A missing resident.
When a disaster or emergency happens, will your co-workers be ready to respond? Senior housing emergency preparedness depends upon not only on co-workers having a cool head during times of crisis, but, more importantly, knowing what to do. Here are a few considerations to help you build a team ready to handle the next emergency.
The Four Phases of Emergency Management
According to the Federal Emergency Management Agency (FEMA), there are 4 stages of emergency management: mitigation, preparedness, response, and recovery:
- The Mitigation stage involves efforts to reduce the likelihood of emergencies.
- During the Preparedness stage in a senior living facility, policies and procedures are established and co-workers are trained on them.
- Occurring during or shortly after the emergency, those plans of action are implemented in the Response stage.
- Then, during the Recovery stage, regular operations are resumed and restoration begins.
Your senior housing emergency preparedness plan should cover communications, actions, and supplies.
- Communications: Examples include:
- What is the chain of command during an emergency?
- How do you alert residents of your senior living center to the emergency and inform them of actions they need to take?
- Who communicates to emergency services or the news?
- Is the evacuation plan visible for all to see?
- Actions: Examples include:
- What steps need to be taken to ensure the safety of residents, staff, and visitors?
- What needs to be done to reduce damages?
- Supplies: Examples include:
- Where is the senior housing emergency preparedness manual (or better yet, quick reference Flash Sheets) located?
- Where are fire extinguishers or the medical kit kept?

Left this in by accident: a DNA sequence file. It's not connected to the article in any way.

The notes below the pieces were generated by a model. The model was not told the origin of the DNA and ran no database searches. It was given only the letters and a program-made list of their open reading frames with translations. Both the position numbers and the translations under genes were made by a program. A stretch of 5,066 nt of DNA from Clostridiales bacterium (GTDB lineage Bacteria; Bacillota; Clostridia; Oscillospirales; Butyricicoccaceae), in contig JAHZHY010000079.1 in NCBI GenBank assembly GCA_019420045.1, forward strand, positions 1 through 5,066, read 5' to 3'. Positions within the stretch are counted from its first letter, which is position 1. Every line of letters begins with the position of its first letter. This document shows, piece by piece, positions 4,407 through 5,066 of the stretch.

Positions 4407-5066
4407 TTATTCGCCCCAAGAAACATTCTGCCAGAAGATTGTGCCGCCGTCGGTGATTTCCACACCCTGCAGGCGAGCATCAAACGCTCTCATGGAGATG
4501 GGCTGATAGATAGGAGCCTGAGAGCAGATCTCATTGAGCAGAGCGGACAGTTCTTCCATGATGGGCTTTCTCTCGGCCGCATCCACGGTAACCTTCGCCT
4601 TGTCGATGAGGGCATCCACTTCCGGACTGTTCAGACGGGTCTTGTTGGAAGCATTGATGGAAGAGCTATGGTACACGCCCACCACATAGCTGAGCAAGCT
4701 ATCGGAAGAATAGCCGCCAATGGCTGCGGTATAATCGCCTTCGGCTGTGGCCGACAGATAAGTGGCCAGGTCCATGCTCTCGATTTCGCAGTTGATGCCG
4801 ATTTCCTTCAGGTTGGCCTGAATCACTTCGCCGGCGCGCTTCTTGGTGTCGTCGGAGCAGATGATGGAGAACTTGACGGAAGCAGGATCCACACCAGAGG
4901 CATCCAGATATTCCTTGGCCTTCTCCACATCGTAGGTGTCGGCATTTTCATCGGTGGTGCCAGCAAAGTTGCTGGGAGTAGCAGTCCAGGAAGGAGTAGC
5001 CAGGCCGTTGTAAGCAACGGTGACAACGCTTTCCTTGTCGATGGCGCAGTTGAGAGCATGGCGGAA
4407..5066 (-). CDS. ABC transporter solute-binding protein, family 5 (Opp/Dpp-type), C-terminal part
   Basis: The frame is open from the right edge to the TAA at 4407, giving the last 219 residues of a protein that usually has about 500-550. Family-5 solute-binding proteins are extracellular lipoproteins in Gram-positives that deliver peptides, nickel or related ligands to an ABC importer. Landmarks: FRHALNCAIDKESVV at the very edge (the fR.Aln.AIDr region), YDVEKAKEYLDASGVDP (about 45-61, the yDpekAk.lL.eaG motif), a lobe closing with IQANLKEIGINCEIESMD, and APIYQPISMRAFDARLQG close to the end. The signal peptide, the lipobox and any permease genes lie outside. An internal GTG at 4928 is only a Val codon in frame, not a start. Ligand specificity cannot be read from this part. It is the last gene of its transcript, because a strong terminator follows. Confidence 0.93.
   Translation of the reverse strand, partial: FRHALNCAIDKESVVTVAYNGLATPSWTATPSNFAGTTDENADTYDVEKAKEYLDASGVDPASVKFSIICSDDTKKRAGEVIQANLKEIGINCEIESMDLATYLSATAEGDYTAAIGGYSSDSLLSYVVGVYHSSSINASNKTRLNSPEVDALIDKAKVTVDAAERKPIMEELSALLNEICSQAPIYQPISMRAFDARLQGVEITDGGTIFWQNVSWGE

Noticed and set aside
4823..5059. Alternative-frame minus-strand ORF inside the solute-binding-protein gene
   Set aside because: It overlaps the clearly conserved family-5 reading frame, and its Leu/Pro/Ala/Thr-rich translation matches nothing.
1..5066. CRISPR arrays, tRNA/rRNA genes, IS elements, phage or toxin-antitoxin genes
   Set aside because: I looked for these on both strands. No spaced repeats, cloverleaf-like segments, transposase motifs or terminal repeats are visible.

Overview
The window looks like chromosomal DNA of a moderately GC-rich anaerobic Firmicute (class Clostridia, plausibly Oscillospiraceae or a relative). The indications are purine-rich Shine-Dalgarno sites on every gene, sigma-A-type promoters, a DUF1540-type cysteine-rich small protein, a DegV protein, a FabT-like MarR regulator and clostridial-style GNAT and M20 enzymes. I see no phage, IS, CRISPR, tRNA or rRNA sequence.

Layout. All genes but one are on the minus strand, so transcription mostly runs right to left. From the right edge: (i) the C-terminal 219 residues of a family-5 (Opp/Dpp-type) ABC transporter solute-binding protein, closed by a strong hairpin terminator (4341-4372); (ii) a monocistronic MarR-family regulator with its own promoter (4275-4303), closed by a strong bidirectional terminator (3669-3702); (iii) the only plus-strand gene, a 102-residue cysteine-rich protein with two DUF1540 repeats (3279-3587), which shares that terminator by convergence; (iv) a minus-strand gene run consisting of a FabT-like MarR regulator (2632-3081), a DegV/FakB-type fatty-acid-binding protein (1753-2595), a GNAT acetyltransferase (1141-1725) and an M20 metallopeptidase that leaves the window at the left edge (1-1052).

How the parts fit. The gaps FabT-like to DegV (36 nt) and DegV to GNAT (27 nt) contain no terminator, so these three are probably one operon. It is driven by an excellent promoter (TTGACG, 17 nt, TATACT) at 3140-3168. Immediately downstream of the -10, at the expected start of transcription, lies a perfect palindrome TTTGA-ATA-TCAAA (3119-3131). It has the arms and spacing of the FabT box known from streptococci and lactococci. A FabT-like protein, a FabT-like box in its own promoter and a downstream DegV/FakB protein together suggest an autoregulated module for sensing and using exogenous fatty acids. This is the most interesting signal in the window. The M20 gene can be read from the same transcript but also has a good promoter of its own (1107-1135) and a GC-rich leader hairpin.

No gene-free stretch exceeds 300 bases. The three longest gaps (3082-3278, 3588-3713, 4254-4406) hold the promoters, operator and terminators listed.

Above all, your senior housing emergency preparedness plan should help keep people safe, reduce property damage, and minimize the financial impact on your senior living facility.
Having the best crisis management plan won’t be much help if your team doesn’t know it well. Training your co-workers in senior housing emergency preparedness should begin with onboarding and be refreshed at least annually and when procedures are updated. Establish a training program with periodic in-service sessions and drills to reinforce your senior housing emergency preparedness procedures. Access to the manual is important, but during a crisis is not the time to read a manual. Quick reference sheets can help reduce response time and refresh co-workers on your procedures during stressful moments.
Learn More about Senior Housing Emergency Preparedness Training and Educational Materials with SeniorLivingU
If not already established, employers should consider year-round training programs specifically curated for their communities. Our services help communities match their needs to the right training materials. SeniorLivingU has an extensive library of resources for all retirement community teams.
Located in Hershey, PA, SeniorLivingU serves as an education provider and support system for organizations and individuals within the senior living industry. Our website provides a full e-commerce storefront for teams to easily purchase retirement community training, senior living management degree programs, and other general resources. Management training options are available for executives interested in a senior living management certificate. Our FAQ page features helpful tips on how to purchase materials and more information about our assisted living education. Many of our training programs are available through our Anytime Online Learning Portal, which makes training available 24/7 for you and your staff. To learn more about SeniorLivingU, the services we provide, and how we can provide the best resources for your organization, contact us today. We look forward to helping your team receive quality senior living industry training, including senior housing emergency preparedness training, assisted living training, caregiver training, senior living management degree programs, and general senior living resources.